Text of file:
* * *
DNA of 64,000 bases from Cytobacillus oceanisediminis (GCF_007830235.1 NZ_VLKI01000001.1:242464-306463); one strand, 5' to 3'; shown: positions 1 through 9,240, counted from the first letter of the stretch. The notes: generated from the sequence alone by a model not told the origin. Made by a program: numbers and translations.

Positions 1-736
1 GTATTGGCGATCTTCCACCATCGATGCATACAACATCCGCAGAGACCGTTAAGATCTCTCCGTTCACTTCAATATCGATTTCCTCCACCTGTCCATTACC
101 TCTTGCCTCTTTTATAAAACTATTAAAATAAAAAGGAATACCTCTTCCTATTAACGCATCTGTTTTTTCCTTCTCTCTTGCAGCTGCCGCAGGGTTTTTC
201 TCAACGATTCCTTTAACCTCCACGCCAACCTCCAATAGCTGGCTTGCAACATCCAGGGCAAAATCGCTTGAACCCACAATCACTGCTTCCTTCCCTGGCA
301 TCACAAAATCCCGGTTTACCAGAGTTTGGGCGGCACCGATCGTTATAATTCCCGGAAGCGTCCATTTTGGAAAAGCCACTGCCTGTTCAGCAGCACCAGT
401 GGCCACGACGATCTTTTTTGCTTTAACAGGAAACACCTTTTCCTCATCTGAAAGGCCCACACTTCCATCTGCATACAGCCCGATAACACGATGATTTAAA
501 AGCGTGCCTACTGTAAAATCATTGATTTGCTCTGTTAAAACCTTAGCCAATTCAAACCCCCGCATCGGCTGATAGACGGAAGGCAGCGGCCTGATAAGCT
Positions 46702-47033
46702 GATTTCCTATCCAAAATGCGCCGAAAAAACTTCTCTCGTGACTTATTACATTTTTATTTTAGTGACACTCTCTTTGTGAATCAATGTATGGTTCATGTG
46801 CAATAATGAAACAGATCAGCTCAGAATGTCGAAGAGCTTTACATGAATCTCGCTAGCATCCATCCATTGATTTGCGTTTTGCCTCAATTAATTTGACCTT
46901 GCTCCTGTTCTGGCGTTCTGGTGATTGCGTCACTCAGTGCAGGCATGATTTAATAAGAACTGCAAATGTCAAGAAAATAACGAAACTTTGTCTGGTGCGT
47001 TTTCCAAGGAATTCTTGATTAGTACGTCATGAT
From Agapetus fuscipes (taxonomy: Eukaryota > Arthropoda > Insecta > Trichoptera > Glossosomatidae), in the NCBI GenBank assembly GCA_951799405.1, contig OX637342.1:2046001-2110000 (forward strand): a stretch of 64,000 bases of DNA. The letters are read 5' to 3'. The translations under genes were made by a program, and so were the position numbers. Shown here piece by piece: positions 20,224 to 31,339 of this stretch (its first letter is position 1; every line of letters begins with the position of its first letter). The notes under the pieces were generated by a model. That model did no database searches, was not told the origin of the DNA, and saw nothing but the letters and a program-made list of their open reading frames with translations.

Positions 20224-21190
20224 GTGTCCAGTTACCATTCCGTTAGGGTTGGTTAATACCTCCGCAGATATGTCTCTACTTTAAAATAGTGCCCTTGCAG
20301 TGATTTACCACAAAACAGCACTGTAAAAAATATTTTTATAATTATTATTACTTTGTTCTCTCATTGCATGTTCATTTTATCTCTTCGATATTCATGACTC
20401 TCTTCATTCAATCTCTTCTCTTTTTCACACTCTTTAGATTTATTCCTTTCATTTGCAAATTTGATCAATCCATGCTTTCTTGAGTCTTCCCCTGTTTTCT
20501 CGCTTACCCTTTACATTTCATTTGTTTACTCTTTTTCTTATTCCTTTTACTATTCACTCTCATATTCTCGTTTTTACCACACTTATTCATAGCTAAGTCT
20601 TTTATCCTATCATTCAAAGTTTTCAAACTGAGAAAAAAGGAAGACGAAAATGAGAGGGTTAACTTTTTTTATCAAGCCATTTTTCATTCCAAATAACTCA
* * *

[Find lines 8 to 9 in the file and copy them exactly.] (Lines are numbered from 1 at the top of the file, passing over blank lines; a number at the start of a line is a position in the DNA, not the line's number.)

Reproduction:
501 AGCGTGCCTACTGTAAAATCATTGATTTGCTCTGTTAAAACCTTAGCCAATTCAAACCCCCGCATCGGCTGATAGACGGAAGGCAGCGGCCTGATAAGCT
Positions 46702-47033